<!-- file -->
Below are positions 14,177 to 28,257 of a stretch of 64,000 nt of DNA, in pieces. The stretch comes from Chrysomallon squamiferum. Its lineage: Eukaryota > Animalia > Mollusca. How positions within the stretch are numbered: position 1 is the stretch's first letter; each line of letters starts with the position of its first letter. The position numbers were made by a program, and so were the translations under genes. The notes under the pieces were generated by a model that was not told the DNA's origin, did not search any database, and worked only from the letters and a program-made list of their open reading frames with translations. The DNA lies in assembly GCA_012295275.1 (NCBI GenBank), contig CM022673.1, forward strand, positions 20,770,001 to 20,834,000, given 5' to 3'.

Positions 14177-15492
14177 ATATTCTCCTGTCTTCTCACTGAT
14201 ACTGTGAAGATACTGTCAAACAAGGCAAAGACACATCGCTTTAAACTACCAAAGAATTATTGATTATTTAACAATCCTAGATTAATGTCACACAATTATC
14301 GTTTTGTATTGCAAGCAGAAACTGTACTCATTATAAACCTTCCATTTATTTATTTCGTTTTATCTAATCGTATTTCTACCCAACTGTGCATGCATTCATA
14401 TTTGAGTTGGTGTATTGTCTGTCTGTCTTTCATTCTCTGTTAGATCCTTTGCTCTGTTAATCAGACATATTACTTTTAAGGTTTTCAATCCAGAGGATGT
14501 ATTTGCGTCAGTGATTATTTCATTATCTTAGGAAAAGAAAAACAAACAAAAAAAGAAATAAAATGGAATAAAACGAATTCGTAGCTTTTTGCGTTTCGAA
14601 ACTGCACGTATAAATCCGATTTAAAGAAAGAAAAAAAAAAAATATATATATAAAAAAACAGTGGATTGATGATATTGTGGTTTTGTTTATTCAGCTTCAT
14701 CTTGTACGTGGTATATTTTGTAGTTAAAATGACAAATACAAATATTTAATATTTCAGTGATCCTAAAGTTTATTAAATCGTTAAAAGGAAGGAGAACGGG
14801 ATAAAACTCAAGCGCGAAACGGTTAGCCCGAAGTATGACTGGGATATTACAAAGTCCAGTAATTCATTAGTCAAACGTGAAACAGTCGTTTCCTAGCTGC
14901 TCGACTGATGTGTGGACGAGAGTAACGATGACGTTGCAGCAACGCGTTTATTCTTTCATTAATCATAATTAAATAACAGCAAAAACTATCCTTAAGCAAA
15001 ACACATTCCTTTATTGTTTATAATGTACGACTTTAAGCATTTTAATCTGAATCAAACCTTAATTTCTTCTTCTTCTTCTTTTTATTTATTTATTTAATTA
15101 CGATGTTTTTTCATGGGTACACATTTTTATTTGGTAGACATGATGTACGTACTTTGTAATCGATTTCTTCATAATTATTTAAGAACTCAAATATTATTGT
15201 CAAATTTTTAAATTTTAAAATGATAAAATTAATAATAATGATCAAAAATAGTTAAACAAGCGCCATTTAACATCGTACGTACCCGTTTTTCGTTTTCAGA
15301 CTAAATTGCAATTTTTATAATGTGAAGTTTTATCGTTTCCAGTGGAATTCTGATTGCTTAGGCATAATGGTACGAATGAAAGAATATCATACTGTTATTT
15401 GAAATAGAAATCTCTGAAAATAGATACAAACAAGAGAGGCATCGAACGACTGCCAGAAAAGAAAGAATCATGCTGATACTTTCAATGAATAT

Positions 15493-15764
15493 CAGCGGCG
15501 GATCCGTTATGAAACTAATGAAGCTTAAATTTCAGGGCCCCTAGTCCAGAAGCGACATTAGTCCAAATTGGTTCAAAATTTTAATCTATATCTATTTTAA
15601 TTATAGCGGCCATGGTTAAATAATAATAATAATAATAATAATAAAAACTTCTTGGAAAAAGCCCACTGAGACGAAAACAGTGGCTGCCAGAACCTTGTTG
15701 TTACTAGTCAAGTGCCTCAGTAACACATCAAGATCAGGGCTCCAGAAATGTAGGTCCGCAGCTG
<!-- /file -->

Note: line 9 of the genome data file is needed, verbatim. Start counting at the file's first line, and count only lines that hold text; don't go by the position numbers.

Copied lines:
14701 CTTGTACGTGGTATATTTTGTAGTTAAAATGACAAATACAAATATTTAATATTTCAGTGATCCTAAAGTTTATTAAATCGTTAAAAGGAAGGAGAACGGG